I recently heard from a wife who just wasn't sure what to do. Her husband had left her and the home the week before and now was not accepting her calls, texts, or emails. Anytime that she did get him on the phone, placed herself in front of him, and had his attention for long enough to get a question or two into the conversation, she would ask him why he had left her. The husband would abruptly change the subject, end the conversation, or walk away. It became very clear that he was avoiding this topic at all costs.

The wife was dead set on getting some answers. She knew that the marriage wasn't perfect and that they most certainly had some work to do, but she never imagined that he would just leave. She suspected that if she could get him to tell her why exactly he had left, she could then work on those issues in the hopes of resolving the situation to get him to return home.

But, she wasn't sure how she could do this when he had made it clear that this was an off-limits topic. I will share some insights in the following article.

Don't Spend All Of Your Time And Energy Getting The Answers That Might Not Come And Will Push Him Even Further Away: I completely understand wanting and needing the answers as to why your husband has left. I've been in this place and I know that it can feel like you need to know and you need to know now. But, if he's seriously resistant to this, you will often do more harm than good if you push too hard.

Often you will only push him away even more. What's more, often you're placing your focus on only one place when you should be seeing the big picture. At the end of the day, your goal is to improve your situation so that he wants to come back. Yes, I understand your feeling that his reason for this is a piece of the puzzle that you need. But sometimes, if you push too hard, you risk completely losing access to him and this makes your chance for success much lower. (This is what happened to me initially.)

Moving Forward With A Plan Even If You Don't Know Precisely Why He's Left: There are many potential reasons why he might have left. Wives usually assume that there is another woman or that the husband just doesn't love them anymore. This isn't always the case. It's more common that a husband will tell me that he just felt that the relationship wasn't working anymore and he doesn't believe that this is ever going to change.

For whatever reason, he believes that the two of you are not connected, are not functioning as two people that are part of one whole. He believes that you no longer have the relationship that used to be mutually satisfying to both of you. When I tell women this, they will often say something like "well, he's just overreacting. He expects everything to be perfect and that's just not realistic. He expects the impossible."

This may well seem true. And your points may well be quite valid. But what you have to understand is that, at least to him, his thoughts are reality - whether they are valid to you or not. He holds these thoughts and perceptions to be true. So, many times you are better off just addressing these things rather than attempting to argue with him about it or trying to get him to see that he's mistaken.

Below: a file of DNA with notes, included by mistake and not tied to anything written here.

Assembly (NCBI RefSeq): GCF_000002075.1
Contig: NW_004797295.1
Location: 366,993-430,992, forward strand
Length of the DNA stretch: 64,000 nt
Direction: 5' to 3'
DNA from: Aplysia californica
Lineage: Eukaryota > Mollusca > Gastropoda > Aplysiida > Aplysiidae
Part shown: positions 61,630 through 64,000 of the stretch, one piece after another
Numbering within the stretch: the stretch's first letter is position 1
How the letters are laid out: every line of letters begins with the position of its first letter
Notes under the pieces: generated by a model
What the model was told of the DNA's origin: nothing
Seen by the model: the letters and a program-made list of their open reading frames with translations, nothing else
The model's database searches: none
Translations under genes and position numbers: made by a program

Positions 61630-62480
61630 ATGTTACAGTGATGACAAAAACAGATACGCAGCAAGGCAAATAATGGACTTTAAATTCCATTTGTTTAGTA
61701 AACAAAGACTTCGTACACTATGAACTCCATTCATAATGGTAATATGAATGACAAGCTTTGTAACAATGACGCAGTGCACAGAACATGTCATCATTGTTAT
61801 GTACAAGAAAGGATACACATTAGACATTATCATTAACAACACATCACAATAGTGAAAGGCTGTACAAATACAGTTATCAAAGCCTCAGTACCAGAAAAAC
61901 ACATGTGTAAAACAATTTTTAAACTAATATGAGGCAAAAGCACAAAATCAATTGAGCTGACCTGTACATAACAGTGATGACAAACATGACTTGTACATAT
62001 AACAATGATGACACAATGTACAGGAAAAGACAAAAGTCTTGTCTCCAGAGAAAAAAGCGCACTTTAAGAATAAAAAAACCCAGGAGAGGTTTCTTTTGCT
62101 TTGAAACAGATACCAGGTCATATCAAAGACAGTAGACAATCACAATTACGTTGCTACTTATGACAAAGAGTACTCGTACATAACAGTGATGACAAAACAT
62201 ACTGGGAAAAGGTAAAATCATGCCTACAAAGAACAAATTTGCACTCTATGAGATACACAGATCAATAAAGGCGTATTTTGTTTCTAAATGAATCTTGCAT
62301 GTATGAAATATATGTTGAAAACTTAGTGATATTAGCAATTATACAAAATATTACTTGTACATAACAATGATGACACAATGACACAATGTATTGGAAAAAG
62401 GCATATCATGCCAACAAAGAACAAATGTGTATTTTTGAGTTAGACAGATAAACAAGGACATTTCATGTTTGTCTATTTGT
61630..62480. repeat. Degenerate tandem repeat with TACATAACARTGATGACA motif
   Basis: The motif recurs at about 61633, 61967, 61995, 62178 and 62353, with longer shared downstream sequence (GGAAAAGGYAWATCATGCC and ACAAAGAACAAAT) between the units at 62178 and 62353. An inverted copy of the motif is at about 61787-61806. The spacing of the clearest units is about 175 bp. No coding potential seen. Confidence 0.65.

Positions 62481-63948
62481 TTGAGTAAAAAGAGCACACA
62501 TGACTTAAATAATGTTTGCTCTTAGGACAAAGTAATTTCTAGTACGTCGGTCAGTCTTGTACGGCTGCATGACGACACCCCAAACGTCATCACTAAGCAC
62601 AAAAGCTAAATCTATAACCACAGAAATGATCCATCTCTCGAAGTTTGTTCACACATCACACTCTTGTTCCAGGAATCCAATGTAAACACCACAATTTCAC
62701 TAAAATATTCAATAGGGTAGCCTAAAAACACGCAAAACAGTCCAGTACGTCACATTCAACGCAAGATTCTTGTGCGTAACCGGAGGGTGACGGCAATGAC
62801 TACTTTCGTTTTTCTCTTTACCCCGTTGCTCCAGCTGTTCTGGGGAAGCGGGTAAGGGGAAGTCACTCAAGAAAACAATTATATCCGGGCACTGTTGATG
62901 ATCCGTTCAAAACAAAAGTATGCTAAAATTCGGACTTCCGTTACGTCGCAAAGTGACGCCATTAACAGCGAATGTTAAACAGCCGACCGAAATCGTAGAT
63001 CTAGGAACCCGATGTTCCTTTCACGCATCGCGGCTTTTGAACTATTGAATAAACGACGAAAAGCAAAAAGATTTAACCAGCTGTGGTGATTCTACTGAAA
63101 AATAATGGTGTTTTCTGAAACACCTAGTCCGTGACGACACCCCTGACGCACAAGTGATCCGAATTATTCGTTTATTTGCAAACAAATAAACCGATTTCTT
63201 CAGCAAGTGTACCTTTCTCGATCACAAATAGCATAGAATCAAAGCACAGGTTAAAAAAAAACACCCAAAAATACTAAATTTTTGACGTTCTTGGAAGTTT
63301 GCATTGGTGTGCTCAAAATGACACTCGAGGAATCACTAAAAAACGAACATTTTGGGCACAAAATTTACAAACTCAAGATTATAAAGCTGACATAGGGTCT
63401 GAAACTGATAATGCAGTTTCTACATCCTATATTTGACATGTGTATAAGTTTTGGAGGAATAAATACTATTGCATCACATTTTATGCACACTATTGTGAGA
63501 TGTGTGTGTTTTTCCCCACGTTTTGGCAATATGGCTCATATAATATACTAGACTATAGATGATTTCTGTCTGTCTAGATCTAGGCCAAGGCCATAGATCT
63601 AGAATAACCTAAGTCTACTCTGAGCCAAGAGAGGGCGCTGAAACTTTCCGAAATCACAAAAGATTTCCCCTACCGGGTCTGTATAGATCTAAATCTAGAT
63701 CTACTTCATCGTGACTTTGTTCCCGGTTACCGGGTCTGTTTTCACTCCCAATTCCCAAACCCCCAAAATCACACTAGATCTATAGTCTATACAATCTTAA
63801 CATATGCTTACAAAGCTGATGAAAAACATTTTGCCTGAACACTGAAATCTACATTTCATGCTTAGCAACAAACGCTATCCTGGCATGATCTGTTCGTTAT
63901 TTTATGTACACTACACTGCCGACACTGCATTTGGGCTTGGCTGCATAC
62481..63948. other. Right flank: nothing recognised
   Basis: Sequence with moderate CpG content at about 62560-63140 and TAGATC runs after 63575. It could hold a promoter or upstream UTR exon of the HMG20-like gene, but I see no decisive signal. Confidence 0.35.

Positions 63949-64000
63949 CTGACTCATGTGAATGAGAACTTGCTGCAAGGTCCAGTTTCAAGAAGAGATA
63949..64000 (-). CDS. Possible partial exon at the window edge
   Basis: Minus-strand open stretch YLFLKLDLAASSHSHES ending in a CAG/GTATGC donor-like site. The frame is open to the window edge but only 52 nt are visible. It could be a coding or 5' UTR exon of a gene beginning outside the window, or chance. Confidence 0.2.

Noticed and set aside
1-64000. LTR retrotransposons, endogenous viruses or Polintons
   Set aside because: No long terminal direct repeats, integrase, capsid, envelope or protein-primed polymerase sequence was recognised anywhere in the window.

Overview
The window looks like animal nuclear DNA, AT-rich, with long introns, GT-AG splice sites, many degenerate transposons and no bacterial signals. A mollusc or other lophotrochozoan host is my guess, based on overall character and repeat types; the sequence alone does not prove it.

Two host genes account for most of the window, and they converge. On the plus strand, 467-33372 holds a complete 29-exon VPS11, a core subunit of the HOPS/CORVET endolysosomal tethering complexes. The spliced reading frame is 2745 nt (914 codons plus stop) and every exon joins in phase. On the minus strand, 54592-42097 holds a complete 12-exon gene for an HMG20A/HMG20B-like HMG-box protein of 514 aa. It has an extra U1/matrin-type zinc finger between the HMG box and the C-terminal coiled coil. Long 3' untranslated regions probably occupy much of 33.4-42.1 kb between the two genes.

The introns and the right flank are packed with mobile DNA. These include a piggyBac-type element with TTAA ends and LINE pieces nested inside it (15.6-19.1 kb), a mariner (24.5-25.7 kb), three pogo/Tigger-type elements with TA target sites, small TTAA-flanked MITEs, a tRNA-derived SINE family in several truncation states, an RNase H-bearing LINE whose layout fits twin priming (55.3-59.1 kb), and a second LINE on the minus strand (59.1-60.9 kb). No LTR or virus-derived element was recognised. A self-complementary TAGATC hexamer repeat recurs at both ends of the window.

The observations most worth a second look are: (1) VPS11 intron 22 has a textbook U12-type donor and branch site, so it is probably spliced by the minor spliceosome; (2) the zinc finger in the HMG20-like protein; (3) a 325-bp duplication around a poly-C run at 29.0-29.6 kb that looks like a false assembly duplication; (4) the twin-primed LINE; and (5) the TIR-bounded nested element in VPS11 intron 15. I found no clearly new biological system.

Arguing the point (even when you are right) is one of those things that is just going to make your job harder. Right now, you'll have to evaluate what's going to bring him closer to you and what's going to push him further away. As tempting as it can be to demand answers and then argue that those aren't valid, this is often not going to be in your best interest.

Coming Off As Positive, Even If You Won't Know What You're Dealing With: Quite often, it's best just to get started rather than to waste precious time fixating on answers that you might never get. So, you'll often be better off if you proceed forward placing your focus on creating positive impressions and perceptions.

The next time you communicate with him, tell him that you've had a change of heart. Make it clear that although one day you hope his reasoning will be more clear to you, your concern at this very moment is to improve your situation. To that end, you're going to move forward with integrity and grace, because, after all, your end goal is that you are both happy people who know that you've given this relationship your best effort. You now realize the arguing and engaging isn't likely to accomplish this. So, you're going to place your focus on what might get you better results - no matter how the relationship ultimately ends up.

Tell him that it's obvious that he wants some time and space and you are going to provide this while taking some much needed time for yourself also. Yes, this may feel like a risk. But what you've done here is to hopefully give yourself more open access to him. He no longer feels like he has to hide from you or to put his guard up. If you do this really well, he just might come to see you as someone who wants to help him to get what he wants. This makes you his ally, which is the best-case scenario.

Then, when you get more and more access to him, always leave him with a positive impression. Your real goal is to show him that yes, things can change and that yes, your relationship actually can be a close one that is mutually satisfying. This isn't likely to happen overnight. But, you do know this man better than any other. You know what he responds to and what he doesn't. Do not let your frustration and fear drive you to show the fearful side of yourself that you know, at least deep down, isn't likely to bring you the results that you want.

When my husband left me, his mind was made up. He was going forward with moving out and maybe eventually divorce. Thankfully, I realized that many of the tactics I cautioned against above were toxic.  And I changed strategies. That story is at http://isavedmymarriage.com/

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